The hostility between Iran and Saudi Arabia is unlikely to cease with a change in leadership in Tehran and Riyadh.
- The Supreme Leader in Iran, Ayatollah Khamenei, is an ideological hardliner and every indication points to a person with similar tendencies taking his place. And it makes little sense for Tehran to abandon its aggressive tack in the region with so many recent gains in Iraq, Syria, Lebanon and Yemen.
- The Saudi leadership is wary of Iran's influence and seek to reverse this in every possible way. The Saudi Crown Prince sees revolution and destabilization of the region as part of Iran's ideological DNA, and without this the regime would lose its raison d'être.
The bottom line: Both sides see their actions as rooted in a defensive posture, and the net result is a zero-sum competition. There are few opportunities for outside powers to try to help de-escalate the situation.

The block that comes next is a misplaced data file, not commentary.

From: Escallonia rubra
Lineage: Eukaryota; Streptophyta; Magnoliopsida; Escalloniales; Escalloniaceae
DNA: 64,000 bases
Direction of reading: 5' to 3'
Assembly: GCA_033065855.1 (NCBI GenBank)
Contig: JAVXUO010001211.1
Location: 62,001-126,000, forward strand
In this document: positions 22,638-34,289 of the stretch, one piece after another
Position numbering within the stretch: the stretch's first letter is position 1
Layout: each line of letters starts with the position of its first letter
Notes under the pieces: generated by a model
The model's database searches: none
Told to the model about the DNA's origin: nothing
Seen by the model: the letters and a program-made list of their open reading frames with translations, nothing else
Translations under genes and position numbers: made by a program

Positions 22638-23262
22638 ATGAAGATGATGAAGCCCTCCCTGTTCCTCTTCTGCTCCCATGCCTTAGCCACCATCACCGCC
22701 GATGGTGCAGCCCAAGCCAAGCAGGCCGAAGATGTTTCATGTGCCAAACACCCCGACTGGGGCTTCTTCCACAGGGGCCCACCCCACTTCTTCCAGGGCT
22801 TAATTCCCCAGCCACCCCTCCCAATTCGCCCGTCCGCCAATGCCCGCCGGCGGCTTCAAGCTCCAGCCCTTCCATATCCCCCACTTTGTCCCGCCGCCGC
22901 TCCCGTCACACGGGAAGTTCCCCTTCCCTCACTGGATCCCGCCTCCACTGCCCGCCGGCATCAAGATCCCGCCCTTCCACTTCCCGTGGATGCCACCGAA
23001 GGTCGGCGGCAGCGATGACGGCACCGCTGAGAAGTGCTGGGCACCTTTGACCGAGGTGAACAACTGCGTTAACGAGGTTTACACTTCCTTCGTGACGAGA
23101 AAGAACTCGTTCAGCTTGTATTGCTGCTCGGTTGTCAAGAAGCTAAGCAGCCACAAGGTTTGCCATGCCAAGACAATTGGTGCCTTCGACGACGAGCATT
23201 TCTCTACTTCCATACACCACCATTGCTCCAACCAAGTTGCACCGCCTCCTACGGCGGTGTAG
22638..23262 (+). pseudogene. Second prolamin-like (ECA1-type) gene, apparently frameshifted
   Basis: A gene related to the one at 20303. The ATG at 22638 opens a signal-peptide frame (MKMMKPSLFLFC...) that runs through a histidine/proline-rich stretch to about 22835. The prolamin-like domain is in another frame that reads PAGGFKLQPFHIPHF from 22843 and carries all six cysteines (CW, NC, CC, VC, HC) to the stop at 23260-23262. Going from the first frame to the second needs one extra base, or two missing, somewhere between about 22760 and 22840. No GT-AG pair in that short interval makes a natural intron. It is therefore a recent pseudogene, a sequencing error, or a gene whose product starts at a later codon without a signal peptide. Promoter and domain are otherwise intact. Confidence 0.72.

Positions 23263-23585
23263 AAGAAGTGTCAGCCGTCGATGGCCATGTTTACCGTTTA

Other voices in the conversation:
- Ali Shihabi, Saudi Arabia policy analyst, Arabia Foundation: Succession in Iran will escalate tensions
- Dalia Dassa Kaye, political scientist, RAND: Youth will drive change
- Suzanne Maloney, Iran policy advisor, Brookings: Sectarian tensions are baked into the relationship
- Karim Sadjadpour, Middle East policy analyst, CEIP: The rivalry will grow